In August, the Intergovernmental Committee of Experts on Sustainable Development Financing (ICESDF) released its final draft proposal for “an effective sustainable development financing strategy to facilitate the mobilization of resources and their effective use in achieving sustainable development objectives.”1
ICESDF’s policy recommendations are the result of a series of consultations that drew on the inputs of the Open Working Group on Sustainable Development (OWG) and an expert panel of 30 individuals nominated by the UN’s five regional groups. Reports from both the OWG and ICESDF are meant to feed into discussions on the post-2015 Development Agenda.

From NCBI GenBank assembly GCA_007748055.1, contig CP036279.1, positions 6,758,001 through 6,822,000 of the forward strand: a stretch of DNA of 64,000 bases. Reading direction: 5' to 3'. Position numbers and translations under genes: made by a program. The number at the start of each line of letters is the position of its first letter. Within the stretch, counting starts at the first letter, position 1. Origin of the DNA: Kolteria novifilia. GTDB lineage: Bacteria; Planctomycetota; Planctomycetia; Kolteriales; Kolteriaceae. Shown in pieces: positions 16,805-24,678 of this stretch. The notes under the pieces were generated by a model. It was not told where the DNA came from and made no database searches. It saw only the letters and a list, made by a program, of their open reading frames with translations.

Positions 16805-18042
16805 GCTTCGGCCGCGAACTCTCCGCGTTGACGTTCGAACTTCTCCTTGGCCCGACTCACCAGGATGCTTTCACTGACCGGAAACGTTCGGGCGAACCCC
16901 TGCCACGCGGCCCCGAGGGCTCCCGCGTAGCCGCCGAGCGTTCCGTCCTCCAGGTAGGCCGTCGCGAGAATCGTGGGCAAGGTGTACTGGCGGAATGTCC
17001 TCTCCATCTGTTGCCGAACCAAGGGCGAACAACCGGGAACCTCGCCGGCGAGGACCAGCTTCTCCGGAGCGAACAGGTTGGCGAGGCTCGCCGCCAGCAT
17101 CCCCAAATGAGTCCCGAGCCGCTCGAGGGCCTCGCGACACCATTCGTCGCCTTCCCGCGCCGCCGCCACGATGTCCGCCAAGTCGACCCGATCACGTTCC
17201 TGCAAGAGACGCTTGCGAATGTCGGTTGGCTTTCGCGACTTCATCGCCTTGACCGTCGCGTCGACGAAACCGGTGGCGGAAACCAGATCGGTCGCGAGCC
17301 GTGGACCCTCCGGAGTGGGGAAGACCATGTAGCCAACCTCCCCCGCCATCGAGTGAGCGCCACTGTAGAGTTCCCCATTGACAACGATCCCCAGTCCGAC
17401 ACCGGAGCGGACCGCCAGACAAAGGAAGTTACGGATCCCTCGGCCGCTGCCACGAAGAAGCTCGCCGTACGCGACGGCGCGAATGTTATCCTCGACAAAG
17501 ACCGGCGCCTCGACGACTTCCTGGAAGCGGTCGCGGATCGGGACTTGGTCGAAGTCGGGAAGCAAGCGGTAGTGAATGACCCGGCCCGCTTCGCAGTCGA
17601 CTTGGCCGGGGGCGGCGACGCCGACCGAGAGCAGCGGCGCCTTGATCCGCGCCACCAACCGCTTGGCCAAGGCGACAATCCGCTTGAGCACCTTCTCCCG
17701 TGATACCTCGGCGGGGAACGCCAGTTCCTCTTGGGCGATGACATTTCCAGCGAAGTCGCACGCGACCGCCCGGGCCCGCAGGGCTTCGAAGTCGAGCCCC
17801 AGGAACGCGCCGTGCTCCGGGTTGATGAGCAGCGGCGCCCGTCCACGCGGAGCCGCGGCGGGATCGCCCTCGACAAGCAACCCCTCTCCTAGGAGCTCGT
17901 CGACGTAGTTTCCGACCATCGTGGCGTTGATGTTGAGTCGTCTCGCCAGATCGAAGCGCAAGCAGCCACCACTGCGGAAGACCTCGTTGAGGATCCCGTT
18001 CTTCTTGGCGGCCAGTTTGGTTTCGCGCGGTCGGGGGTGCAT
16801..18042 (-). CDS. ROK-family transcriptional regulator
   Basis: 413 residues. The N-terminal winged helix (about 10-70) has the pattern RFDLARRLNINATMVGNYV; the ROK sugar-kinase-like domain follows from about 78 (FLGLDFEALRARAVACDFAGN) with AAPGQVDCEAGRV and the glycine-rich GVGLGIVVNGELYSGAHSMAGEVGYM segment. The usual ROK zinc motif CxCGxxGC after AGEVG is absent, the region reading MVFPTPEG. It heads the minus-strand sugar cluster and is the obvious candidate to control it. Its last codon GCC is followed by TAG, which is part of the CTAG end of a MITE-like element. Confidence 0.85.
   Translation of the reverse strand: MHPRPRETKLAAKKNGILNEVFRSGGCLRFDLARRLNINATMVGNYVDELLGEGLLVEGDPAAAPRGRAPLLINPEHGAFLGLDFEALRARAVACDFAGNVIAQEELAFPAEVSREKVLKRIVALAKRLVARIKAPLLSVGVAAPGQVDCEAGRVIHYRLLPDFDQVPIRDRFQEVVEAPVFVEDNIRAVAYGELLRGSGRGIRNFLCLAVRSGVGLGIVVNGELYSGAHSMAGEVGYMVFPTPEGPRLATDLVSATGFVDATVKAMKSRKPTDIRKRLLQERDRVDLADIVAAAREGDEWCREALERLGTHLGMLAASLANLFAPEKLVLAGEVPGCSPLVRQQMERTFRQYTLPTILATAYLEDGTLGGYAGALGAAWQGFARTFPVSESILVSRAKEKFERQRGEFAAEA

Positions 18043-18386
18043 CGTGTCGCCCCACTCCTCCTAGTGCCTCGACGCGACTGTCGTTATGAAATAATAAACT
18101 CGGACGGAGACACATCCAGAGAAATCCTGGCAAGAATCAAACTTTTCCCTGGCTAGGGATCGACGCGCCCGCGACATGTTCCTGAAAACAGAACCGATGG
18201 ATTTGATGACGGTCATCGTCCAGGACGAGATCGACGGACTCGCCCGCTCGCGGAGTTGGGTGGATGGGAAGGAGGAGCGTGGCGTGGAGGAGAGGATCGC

To help inform those debates, the Civil Society Partnership for Development Effectiveness (CPDE) is releasing its own response to ICESDF’s report. While commending the report’s inclusion of progressive measures on accountability and the state’s role in social welfare, it highlights other key issues, including ICESDF’s emphasis on private sector finance, and its implications on democratic country ownership and sustainable development objectives:
Civil society insists on an SDF architecture rooted in human rights and sustainability obligations, with an explicit recognition of HRBA, stronger accountability mechanisms and a regulatory environment for the private sector. This ought to ensure development effectiveness and additionality for projects funded through either public or private channels, and ensure that financing goes toward addressing the structural causes of poverty, inequality, and environmental degradation.
1See Par. 255, Resolution 66/288 endorsing the outcome of the United Nations Conference on Sustainable Development, “The future we want”
You can download the full response here.